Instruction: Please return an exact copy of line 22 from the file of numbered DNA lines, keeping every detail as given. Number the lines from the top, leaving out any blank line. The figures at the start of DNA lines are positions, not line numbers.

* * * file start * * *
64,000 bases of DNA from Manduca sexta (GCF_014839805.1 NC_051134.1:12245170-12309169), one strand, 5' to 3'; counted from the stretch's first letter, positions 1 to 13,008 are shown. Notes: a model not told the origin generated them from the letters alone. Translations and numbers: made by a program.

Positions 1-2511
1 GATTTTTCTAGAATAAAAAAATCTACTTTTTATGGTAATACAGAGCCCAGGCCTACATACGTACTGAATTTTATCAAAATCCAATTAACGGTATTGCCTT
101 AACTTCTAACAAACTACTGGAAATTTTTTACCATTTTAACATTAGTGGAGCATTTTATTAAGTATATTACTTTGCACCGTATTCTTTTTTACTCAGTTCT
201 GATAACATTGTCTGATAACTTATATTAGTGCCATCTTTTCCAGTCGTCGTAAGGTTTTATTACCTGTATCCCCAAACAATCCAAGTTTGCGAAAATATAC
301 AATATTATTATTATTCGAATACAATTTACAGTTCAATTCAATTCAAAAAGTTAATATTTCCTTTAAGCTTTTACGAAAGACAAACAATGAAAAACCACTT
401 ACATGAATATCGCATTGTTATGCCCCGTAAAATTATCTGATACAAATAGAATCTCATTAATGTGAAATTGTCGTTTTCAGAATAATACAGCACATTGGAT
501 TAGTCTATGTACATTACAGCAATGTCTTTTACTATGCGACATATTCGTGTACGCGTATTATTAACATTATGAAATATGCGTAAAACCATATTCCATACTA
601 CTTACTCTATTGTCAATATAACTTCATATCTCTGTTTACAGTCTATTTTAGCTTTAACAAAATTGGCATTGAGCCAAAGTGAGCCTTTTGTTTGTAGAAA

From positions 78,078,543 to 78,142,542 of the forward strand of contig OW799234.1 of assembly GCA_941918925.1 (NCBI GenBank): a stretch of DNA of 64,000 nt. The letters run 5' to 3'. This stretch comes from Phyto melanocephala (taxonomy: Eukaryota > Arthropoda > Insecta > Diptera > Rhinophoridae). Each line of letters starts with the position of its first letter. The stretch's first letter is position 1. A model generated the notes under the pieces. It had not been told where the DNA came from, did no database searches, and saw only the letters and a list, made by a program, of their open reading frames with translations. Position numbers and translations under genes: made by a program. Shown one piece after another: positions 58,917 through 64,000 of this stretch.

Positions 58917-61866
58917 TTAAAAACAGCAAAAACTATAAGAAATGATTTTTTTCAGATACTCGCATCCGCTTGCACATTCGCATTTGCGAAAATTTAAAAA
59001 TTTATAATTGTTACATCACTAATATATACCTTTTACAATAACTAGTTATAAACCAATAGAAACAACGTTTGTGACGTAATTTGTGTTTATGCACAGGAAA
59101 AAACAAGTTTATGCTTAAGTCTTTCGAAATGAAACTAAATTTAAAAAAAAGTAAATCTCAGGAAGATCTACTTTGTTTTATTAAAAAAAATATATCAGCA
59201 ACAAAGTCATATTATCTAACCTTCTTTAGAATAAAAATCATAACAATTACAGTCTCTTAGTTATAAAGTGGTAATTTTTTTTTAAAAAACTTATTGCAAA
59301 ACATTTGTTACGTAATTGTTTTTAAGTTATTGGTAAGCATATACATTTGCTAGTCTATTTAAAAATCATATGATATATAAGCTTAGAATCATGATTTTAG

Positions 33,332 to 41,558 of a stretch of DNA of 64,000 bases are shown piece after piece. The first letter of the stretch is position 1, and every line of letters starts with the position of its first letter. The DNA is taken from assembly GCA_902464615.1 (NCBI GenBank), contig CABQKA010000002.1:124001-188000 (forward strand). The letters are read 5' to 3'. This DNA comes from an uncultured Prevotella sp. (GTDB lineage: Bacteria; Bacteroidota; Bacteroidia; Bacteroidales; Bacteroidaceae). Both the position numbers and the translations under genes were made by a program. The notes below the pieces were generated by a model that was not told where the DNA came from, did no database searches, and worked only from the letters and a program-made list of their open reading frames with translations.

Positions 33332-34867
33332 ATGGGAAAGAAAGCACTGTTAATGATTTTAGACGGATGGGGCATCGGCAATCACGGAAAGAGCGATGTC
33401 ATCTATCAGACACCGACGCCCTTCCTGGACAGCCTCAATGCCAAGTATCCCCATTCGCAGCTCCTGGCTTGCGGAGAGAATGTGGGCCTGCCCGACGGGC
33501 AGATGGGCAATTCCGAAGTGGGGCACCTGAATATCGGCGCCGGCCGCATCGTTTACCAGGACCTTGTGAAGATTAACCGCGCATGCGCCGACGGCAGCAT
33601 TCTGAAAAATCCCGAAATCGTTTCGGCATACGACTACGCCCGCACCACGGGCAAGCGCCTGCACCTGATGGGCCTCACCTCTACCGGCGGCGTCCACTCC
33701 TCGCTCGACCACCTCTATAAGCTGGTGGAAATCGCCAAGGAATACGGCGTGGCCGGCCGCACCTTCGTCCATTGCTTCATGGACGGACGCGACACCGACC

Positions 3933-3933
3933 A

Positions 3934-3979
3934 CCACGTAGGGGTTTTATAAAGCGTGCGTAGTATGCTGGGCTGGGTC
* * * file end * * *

33601 TCTGAAAAATCCCGAAATCGTTTCGGCATACGACTACGCCCGCACCACGGGCAAGCGCCTGCACCTGATGGGCCTCACCTCTACCGGCGGCGTCCACTCC